For the record, McConaughey’s name is misspelled in the closing credits. While the Hollywood conspiracy theorist in me wants to say that this was some sort of slick way to distance McConaughey’s name form the final product, the “guy who literally just learned how to spell ‘McConaughey’” in me attributes it to the overall slapdash production. I truly believe they just took an educated guess at the spelling and then went with it. Outside of McConaughey’s performance itself, half-measures are what this film is made of.

Oddly enough, this film was my first experience with any Texas Chainsaw media. While it was the second movie in the series I had ever seen (I made sure to watch the original film before checking out any of the sequels), my fascination with all things Texas Chainsaw began as a child who stumbled across the VHS for this sequel-boot in the aisles of my local video rental store. On it, the imagery, pull-quotes, and plot description leaned very VERY heavily into this being a completely new look for Leatherface. Historically, Leatherface enjoyed wearing the faces of his victims as masks, but the new entry introduced an enticing queer angle: Leatherface was now a crossdresser! On the front of the box was an artist’s rendering of some ruby red lips behind a chainsaw arranged to visually suggest a tube of lipstick. On the back was a photo of Leatherface in full lingerie, thigh high stockings, and the highest of heels, brandishing a phallically positioned chainsaw. A pull-quote from Thelma Adams of the New York Post reads “Leatherface crosses Divine with Hannibal Lecter,” while the tagline reads “If looks could kill, he wouldn’t need a chainsaw.” The plot description even makes passing reference to the idea of strange costumes with the phrase “the prom night teens find themselves all dressed up… with nowhere to escape.” It’s fair to say that the marketing, insofar as the VHS box was concerned, was really leaning into the idea that this should be some sort of post-Rocky Horror, post-John Waters novelty flick. Heck, it even refers to itself as a “hilarious, bone-chilling remake of the horror classic” despite explicitly presenting as a sequel in its opening moments.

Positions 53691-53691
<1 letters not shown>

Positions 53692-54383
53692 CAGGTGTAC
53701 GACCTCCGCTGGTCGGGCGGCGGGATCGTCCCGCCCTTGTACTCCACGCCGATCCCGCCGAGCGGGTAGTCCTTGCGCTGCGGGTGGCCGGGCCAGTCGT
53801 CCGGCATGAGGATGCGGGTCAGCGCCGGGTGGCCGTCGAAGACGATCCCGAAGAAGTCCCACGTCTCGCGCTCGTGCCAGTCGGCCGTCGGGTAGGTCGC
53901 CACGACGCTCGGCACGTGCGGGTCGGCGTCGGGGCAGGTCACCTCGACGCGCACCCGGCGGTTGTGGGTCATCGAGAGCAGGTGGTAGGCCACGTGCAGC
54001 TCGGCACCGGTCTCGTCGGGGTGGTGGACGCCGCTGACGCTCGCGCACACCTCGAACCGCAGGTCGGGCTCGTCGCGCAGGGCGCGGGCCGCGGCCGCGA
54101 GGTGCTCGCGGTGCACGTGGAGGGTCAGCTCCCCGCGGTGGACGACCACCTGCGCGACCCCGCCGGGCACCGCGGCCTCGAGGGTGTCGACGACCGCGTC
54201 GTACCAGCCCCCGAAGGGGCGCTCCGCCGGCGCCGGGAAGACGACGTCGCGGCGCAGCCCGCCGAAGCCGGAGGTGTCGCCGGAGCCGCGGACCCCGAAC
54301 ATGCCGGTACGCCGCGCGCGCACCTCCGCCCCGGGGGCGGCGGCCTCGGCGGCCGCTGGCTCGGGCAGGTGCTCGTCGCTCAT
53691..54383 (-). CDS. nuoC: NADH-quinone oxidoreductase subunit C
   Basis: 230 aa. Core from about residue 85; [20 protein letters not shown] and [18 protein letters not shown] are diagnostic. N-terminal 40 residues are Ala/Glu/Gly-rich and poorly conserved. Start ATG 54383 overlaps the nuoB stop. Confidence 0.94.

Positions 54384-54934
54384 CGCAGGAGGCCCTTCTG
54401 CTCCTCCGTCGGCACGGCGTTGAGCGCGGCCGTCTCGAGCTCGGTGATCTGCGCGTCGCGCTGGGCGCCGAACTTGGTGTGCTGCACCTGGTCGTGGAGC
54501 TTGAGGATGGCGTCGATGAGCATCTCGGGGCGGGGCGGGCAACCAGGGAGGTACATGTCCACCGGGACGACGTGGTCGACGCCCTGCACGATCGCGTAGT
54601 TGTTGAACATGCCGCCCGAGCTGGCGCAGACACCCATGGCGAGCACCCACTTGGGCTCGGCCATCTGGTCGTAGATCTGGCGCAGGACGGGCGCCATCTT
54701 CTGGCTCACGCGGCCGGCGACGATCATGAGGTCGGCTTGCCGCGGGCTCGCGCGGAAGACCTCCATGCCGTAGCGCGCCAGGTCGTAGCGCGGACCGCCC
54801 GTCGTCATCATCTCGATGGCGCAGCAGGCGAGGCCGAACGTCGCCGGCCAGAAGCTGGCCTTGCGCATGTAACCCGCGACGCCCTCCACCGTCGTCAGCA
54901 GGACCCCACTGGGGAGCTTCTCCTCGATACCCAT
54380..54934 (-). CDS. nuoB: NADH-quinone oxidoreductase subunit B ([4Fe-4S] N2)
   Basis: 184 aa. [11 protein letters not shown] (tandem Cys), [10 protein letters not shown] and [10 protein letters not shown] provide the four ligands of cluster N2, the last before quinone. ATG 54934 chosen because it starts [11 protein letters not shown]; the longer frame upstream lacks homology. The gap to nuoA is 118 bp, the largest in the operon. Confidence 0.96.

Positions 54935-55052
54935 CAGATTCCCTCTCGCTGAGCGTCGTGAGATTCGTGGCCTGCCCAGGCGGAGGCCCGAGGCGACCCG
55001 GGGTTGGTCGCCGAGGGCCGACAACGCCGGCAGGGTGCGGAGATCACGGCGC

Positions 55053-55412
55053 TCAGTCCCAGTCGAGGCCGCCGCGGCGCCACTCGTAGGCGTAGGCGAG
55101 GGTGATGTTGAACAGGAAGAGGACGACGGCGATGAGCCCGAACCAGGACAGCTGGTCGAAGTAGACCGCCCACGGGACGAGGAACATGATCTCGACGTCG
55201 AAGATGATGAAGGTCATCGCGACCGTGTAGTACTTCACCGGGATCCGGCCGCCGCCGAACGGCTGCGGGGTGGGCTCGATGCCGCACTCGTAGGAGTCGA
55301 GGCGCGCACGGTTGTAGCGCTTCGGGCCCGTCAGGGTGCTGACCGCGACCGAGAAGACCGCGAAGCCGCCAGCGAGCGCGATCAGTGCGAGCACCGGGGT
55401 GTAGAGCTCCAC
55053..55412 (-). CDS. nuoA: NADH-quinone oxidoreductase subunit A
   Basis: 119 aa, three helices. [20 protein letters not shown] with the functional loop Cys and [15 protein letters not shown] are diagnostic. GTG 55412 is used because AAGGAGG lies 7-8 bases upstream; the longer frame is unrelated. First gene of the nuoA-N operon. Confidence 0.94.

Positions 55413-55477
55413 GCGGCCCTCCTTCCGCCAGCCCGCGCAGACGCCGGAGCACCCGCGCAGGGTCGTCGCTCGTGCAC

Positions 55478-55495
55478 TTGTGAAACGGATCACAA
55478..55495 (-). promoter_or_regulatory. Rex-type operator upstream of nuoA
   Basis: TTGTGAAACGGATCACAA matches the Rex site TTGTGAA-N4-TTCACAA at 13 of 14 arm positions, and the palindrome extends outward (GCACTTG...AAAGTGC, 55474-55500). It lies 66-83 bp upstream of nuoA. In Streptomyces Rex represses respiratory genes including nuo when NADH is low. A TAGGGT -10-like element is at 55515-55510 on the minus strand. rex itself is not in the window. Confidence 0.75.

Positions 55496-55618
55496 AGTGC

The box art certainly caught this young weirdo’s attention. With a nascent taste for queer cinema and gender-bending already growing in my young mind, this looked to be the exact kind of “shake up the squares” film I’d found my adolescent self gravitating toward. Hyper-violence, weird sex stuff, and modern updates of classic horror villains: this should be everything I need in a fright flick. Yet in execution, pretty much none of this promise is lived up to. Yeah, it’s a violent movie, but it’s pretty pale compared to most slashers. The deaths largely happen off screen, and as I said before, literally none of them involve a chainsaw. And yeah, Leatherface spends much of his scant screen time wearing a woman’s face and a house dress, but his new look barely registers as something different from his classic look (and its clear that the Leatherface on the VHS box is very much not the same actor anyway). What looked to be a deranged piece of outsider art ends up being the most mainstream-feeling entry of the entire series.